Being Humbled, Becoming Whole: One of the Many Gifts of Parenting

Posted by on Oct 22, 2013 in All Articles, Parenting

It was just before 10am and I was expecting company for 10:30am. We were a solid, 5-minute walk from home, and I had timed our bike riding adventure at the community centre parking lot (it has lots of cool ramps for gliding) perfectly. I maximized our play time, being the “good mom” that I am, waiting till what I felt was the last minute before needing to gather us up and rush home to tidy before our guests, who have a consistently extremely tidy home themselves, arrived.

I bundled my boys in the stroller, turned towards the street down the walk and that’s when we saw it: city trucks in the field across the street taking down a tree, chain saws and all, and turning them into bark mulch before our very eyes. My 16 month old was napping, but could wake any minute at either the lack of stroller movement or loud tree-chopping noise.  Naturally my 3-year old son was mesmerized, and I have to say I was pretty taken, too. It was an awesome sight. And it was ruining my plans. How could I remain the awesome, fun mom that I am and still get home to cleanup, thus maintaining the image of having it “all together” to my friends who were set to arrive in just 20 minutes now? With the “toy-nado” in full effect across our living space, they would be lucky to find a place for their feet to walk, and if they succeeded there, I was sure they wouldn’t be so lucky as to not step in some kind of crunchy (or worse) food mess. I hadn’t swept in a few days and those of you with a toddler or two know how gross that really is.

For reasons not to be discussed here, my own “go to,” or instinctual way of being is to maintain appearances at all cost, always be presentable and present a tidy home, and to always be on time. Always. I should be able to do this. Hence my current dilemma and how proud I had been just a few minutes ago at thinking I was going to accomplish all these goals while still being a most excellent and fun mama in my boys’ eyes. I was clearly falling short here.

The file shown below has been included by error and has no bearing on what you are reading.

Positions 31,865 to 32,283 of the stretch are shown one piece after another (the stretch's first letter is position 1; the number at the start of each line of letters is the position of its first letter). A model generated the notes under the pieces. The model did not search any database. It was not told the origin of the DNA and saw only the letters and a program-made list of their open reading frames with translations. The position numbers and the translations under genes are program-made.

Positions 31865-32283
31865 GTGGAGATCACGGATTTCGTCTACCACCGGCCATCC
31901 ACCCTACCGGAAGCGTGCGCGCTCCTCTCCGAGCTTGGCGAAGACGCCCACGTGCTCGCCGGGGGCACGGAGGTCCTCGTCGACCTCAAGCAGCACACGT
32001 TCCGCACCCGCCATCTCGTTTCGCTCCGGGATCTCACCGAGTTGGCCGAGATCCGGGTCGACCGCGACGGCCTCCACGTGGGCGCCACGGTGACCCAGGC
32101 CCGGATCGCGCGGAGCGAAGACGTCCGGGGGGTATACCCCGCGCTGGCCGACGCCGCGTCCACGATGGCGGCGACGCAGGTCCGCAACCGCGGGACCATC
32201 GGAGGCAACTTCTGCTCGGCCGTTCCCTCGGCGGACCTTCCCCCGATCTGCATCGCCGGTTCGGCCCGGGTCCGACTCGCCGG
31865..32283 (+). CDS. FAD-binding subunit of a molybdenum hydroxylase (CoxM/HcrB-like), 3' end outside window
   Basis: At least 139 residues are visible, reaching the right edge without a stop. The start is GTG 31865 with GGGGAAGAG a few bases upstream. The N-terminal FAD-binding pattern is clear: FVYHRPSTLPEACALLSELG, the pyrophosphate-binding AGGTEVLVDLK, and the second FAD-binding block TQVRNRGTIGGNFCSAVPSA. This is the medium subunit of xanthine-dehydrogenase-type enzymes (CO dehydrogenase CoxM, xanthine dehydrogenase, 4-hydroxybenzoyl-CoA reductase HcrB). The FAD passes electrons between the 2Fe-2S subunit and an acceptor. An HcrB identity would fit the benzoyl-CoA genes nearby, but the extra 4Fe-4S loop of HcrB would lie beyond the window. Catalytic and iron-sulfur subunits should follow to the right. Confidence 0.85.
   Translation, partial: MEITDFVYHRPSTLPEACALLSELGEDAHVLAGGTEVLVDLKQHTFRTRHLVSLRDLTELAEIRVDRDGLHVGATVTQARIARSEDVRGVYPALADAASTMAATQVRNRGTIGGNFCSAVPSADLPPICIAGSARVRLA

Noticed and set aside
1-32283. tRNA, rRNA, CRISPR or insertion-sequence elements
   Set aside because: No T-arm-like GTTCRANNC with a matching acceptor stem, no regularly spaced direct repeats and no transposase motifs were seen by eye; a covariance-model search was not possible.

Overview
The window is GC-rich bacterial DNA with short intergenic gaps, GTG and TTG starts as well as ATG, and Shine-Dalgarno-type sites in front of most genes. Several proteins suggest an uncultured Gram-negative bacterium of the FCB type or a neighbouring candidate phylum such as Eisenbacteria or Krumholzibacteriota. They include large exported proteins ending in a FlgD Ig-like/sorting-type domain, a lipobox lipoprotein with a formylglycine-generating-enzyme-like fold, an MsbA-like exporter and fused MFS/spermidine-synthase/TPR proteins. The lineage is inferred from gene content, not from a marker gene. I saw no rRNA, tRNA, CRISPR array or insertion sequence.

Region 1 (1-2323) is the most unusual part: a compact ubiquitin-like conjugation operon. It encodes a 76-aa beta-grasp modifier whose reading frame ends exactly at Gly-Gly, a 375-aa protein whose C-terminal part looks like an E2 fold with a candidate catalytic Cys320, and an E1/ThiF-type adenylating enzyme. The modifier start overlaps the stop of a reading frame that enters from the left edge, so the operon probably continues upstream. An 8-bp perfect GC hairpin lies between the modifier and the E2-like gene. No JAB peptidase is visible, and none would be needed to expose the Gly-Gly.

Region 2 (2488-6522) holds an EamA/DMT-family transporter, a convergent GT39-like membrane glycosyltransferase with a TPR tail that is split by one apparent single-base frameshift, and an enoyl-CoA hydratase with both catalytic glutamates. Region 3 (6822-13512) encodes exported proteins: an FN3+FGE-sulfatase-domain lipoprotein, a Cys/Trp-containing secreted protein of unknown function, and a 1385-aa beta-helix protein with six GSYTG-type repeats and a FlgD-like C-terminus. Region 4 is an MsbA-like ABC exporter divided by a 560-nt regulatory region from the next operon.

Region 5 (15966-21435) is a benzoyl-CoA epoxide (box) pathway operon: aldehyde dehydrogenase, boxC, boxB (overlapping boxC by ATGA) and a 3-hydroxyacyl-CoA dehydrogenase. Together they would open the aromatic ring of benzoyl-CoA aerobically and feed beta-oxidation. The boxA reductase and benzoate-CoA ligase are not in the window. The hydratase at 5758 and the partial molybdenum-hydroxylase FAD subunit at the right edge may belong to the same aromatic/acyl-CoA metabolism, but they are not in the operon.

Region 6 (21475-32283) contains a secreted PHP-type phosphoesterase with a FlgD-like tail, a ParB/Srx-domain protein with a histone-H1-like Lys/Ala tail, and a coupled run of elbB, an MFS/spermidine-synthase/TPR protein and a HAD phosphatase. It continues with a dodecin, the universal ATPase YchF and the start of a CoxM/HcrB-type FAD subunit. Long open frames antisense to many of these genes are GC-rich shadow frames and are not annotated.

My first reaction was anxiety and stress: either I left despite the polite pleading of my son to stay and watch a few more minutes and was a no-fun, rigid mom, or I ruined my image and revealed the everyday reality of my messy home to my very tidy, everything-in-it’s-place friends. I couldn’t win.

However, then from somewhere inside me, the wisdom of my inner child kicked in.

Where did these “shoulds” come from? Who says I have to have it all together? So what if my friend coming over always has an immaculate house? So what if she judges me? Isn’t it more important to slow down, get over myself, and share this sweet experience with my boys (who were of course both fully awake and absorbed by what their eyes were taking in)? Besides, nobody’s perfect, right?

This little situation called into question the validity of these “shoulds” running through my head, and the anxiety at not meeting them tightening my chest. I was confronted with my own “stuff” because of a tension between my issues and “shoulds”, and my parenting goals and priorities. My son had, in his extreme curiosity of all things mechanical, provided me with an opportunity to introspect, challenge unhealthy strivings, get over them, and decide with intention what my new/true priorities were.

So, we stayed until the NEW last minute, making it home just before our friends arrived (only because they were also running late, thank goodness!). My sons and I enjoyed the lumberjack show, and I got to, however reluctantly, model Adler’s “courage to be imperfect” in showing off my spectacularly messy home. I did sweep while they were there, just so they wouldn’t have to have a foot bath before re-entering their own fastidiously kept home, but at the end of it all, I was humbled, more grounded in an awareness of myself and values, and thus, more whole. What a gift. And our opportunities to receive these gifts as such, as we moms know, happen all the time.

Thanks for making me late, son. Thanks for helping me grow. I love you.